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William Wilberforce
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Television Documentary, 'The Better Hour,' Partners with 'Amazing Grace' Film

CBN.comNew York, NY.  The John Templeton Foundation recently awarded a major grant to a new documentary film, "The Better Hour," which aims to make William Wilberforce a household name as he was 200 years ago.

The TWC Films documentary, "The Better Hour: William Wilberforce, A Man of Character Who Changed The World" is targeted for fall 2007 television broadcast in the U.S. and U.K., and will focus on the character of British Parliamentarian William Wilberforce-who worked heroically for 20 years for the abolition of the Trans-Atlantic slave trade.

Produced by NRB board member Phil Cooke of TWC Films, "The Better Hour" documentary is co-sponsored by the Wilberforce Project. It will provide an in-depth resource on the character of this Christian leader for church and anti-slavery groups, anticipated to increase upon the February 23, 2007 release of Bristol Bay Productions' major motion picture "Amazing Grace," starring Iaon Gruffud as Wilberforce and Albert Finney as John Newton.

A companion study guide will be available for home group study next fall, along with "The Better Hour" DVD. The John Templeton Foundation grant also funds a national essay contest for youth, to launch in September 2007, with awards made in the spring of 2008.

William Wilberforce was well-known in early 1800s America, after having led a 20-year effort, against all economic odds, that ended the Trans-Atlantic Slave Trade in May, 1807 in England and January, 1808 in the United States.

Interest in Wilberforce is rapidly growing in England. Last November, Prime Minister Tony Blair issued a statement of regret for the British slave trade. In a New Year's Day broadcast on BBC, the Archbishop of Canterbury, Dr. Rowan Williams, commended Wilberforce and his colleagues for fighting for justice and human rights.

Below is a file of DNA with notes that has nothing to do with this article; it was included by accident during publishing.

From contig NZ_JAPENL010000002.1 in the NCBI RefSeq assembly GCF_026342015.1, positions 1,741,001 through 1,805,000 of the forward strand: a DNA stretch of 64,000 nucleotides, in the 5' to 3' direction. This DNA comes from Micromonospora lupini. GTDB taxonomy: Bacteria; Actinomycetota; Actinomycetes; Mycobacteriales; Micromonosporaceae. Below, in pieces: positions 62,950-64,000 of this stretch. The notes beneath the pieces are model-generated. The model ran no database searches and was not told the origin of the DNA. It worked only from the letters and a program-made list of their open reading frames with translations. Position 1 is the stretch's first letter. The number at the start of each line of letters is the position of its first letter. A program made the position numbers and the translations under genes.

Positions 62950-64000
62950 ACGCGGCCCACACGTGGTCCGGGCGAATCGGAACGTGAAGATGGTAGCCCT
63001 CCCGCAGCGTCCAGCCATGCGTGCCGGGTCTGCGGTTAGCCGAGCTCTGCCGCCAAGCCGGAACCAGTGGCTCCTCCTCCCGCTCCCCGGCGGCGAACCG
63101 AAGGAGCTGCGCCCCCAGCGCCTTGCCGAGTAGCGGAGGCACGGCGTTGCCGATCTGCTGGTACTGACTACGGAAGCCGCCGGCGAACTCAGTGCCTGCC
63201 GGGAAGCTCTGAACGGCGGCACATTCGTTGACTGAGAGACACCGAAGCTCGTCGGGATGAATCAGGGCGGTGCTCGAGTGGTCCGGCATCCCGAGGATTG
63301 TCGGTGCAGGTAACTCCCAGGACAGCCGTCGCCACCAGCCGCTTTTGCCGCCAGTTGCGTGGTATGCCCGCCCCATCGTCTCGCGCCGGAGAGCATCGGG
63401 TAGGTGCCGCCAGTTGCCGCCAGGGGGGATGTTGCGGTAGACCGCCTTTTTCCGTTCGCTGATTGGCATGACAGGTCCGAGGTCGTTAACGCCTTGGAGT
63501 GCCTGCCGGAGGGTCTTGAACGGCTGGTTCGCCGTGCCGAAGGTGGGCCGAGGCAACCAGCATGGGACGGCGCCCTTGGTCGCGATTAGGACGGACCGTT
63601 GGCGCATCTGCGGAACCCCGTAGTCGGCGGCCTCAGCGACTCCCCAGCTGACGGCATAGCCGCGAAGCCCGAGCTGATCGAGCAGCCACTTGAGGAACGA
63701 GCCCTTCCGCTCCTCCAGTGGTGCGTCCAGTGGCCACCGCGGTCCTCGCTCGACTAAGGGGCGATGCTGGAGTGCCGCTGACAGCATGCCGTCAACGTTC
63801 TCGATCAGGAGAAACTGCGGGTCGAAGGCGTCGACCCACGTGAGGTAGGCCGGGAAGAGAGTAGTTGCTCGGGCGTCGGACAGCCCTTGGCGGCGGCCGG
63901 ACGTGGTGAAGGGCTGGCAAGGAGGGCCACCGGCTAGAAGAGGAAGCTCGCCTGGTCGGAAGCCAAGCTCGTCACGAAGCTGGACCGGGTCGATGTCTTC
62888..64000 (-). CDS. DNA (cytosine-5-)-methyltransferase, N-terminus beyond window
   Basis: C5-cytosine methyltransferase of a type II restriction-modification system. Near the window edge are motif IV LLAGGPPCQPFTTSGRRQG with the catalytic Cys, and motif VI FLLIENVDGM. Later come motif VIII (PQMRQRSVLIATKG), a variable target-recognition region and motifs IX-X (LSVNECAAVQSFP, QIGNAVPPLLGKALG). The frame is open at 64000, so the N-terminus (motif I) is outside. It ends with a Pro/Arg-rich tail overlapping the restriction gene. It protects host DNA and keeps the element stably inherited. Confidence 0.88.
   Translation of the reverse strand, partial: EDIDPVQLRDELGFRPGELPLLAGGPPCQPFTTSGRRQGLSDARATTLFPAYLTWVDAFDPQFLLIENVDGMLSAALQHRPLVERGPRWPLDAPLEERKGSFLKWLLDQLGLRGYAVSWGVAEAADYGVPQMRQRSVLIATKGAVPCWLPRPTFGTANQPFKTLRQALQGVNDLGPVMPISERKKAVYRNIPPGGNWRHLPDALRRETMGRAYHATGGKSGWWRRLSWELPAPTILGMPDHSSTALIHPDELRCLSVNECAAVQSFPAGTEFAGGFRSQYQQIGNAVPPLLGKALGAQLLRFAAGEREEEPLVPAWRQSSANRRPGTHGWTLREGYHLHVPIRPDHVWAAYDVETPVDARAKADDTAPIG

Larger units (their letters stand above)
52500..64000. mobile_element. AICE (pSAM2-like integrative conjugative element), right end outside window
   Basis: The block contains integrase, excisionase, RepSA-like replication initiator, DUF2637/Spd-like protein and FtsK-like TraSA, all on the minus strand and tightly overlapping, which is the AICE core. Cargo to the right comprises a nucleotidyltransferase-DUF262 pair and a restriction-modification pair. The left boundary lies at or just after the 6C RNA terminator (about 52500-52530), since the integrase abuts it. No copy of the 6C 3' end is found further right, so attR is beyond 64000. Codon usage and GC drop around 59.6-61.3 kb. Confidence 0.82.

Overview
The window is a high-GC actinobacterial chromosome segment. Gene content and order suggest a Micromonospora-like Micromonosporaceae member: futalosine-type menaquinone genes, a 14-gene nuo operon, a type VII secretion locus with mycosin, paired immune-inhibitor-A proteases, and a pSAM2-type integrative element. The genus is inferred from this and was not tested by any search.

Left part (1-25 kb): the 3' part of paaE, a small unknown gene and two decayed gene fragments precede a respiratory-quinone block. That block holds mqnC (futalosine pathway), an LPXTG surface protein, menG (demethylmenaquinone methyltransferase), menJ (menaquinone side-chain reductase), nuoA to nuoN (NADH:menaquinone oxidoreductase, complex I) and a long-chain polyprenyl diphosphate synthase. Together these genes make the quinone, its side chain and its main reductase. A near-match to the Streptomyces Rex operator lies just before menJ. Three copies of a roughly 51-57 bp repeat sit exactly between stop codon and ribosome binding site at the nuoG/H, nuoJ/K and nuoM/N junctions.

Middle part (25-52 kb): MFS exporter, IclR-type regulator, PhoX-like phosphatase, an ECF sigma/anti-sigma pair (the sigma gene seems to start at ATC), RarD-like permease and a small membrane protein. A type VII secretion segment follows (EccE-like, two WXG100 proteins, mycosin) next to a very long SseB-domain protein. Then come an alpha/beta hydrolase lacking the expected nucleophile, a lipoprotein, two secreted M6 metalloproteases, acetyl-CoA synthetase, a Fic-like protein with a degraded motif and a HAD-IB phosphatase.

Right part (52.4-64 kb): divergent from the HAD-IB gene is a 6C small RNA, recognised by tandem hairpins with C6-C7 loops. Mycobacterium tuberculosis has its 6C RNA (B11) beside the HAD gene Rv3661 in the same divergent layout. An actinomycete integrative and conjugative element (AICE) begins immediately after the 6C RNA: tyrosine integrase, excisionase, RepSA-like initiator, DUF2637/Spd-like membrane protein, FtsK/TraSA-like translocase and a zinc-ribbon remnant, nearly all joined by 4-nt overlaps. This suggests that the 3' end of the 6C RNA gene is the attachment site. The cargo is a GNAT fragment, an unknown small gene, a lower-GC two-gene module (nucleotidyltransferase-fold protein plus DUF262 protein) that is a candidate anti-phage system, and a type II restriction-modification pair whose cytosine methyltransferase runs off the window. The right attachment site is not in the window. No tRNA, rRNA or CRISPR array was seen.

Wilberforce was directly responsible not only for the legislation abolishing the British Slave Trade and heavily influenced similar legislation in the U.S. In addition, he was responsible for the beginning of the modern human rights movement, the women's suffrage movement, the first child labor laws, prison reform, a more humane penal code, and the founding of 69 philanthropic societies in late 18th century England.

"William Wilberforce's political career is a case study that merits attention," said Chuck Stetson, chairman of The Wilberforce Project. "While his name is virtually unknown in the modern United States, with approximately a 3 percent recognition factor in the U.S. and 10 percent in the U.K., Wilberforce was acknowledged by Abraham Lincoln in 1858 as a person that 'every school boy' knew," explained Stetson.

The emancipation leader Frederick Douglass saluted the energy of Wilberforce that "finally thawed the British heart into sympathy for the slave, and moved the strong arm of government in mercy to put an end to this bondage. Let no American, especially no colored American, withhold generous recognition of this stupendous achievement -- a triumph of right over wrong, of good over evil, and a victory for the whole human race."

When Wilberforce died in 1833, free blacks in America were urged by their leaders to wear black arm bands for 30 days as a sign of mourning, said Stetson. In 1856, America's first historically black university was named Wilberforce University.

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